As far as the crew is concerned, kudos should go to cinematographer Barry Sonnenfield for his lavish use of NYC locations, and Robert Leighton's exquisite editing. Marc Shaiman's simple piano score is both romantic and punctual, though Harry Connick, Jr. (who was only 20 years old at the time) contributes greatly, with updated renditions of Louis Armstrong and George Gershwin favorites. Plus, three time Oscar winner Jennifer Warnes (An Officer and a Gentleman, Dirty Dancing) manages to contribute a song to the soundtrack.
Many of you are probably thinking, "Ok, ok, good stuff…but is this 'Collector's Edition' really worth buying?" As Ryan would scream, "Ohhh, ohhh, oh God…YES, YES, YES!"
The 1.85:1 anamorphic widescreen print is admittedly not much different than the 2001 release, though one thing is for sure: it certainly doesn't look like a film from 1989. Sure, there are some minor dated things such as Rolodexes and Singing Machines, but the print itself has solid black levels with no color bleeding or detected edge enhancement. There is still a slight softness present, though that is most likely due to the film's age; regardless, When Harry Met Sally… looks like it could have been shot last year. On the audio side, we have a fine 5.1 Dolby Digital track, as well as 2.0 DD tracks in English, French, and Spanish. Since this is a dialogue-driven film, any one of the tracks suits its purpose. Subtitles are also provided in English and Spanish. All in all, the picture and sound quality get no objections from me.
The cornucopia of special features begin with a feature-length audio commentary with director Rob Reiner, screenwriter Nora Ephron, and actor Billy Crystal, which is a vast improvement from the 2001 Reiner-only commentary. All three are given equal latitude to speak, resulting in a delightful series of anecdotes, inspirations, and memories. Ephron, in particular, stands out, if only for correcting Reiner's recollections from the shooting, while Crystal sits back and makes some funny riffs. They all seem to be having a great time, and its kind of disappointing that Ryan wasn't available to join them. One odd fact that you might find interesting is that the distributor requested them not to use profanity during the commentary…despite the fact that profanity is present in the movie! And that brings up another point that Ephron makes, which is that Ryan's fake orgasm unjustifiably earned the picture an R rating, though I'm sure that the film's F-words would have garnered the rating anyway. One thing I can't argue with Ephron about, however, was the logical possibility that this film is what made Americans start carrying bottles of water everywhere. Fans of the film will not want to miss the commentary, one of the best I've heard in awhile.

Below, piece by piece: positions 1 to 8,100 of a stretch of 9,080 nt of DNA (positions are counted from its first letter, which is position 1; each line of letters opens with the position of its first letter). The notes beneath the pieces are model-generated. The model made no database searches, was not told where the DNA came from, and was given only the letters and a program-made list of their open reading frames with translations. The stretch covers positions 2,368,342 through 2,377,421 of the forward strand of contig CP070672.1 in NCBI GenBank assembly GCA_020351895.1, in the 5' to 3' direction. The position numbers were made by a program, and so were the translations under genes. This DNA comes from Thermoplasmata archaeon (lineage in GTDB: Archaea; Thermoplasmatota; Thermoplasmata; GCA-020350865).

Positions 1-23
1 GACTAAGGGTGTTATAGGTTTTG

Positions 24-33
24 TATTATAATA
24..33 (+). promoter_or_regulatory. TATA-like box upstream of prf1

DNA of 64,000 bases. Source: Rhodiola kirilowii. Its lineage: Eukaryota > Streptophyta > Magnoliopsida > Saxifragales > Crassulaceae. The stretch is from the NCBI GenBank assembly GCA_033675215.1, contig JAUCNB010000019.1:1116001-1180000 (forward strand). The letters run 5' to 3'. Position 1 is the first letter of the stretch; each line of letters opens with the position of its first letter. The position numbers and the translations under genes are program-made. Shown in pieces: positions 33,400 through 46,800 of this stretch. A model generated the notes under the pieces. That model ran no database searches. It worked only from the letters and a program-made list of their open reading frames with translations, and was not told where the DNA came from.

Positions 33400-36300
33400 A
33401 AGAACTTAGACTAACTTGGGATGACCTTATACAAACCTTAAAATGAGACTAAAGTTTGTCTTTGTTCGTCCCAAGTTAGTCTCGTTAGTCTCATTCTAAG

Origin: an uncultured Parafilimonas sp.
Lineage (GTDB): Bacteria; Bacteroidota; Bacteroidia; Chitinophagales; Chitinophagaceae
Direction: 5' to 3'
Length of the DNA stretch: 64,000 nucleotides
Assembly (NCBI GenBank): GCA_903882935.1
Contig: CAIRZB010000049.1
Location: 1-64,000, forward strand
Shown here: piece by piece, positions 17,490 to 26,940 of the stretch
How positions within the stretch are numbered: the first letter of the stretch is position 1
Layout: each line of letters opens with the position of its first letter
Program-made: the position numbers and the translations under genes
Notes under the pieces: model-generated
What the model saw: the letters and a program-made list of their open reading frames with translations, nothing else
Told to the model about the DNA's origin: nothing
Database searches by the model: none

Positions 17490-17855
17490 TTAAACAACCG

Second on the bonus list is seven deleted scenes, which seem to be all holdovers from the 2001 release. While the footage is far from ripe visually, there is some good stuff to be found here, including an amusing banter between Ryan and Crystal on how many women he's slept with. The theatrical trailer has also been included, which holds up fairly well but not recommended unless you've seen the film already. Apparently, MGM felt the need to include a promotional piece on romantic studio films, including Reiner's The Princess Bride. What's really unnecessary, though, is a "preview" of the Special Edition DVD of West Side Story—which was released back in 2003!
Finally, we come to the all-new featurettes, which are all more than
The Rebuttal Witnesses
Ted Kennedy was shot? No…
Just in time for Valentine's Day, this film is ideal viewing for men and women. Need I say more?
The fantastic four of Reiner, Crystal, Ryan and Ephron are all acquitted. MGM is found not guilty, and the court extends its gratitude for a marvelous Collector's Edition of one of the great romantic comedies of all time. Case dismissed.
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Scales of Justice
• Feature Audio Commentary with Director Rob Reiner, Writer Nora Ephron, and Actor Billy Crystal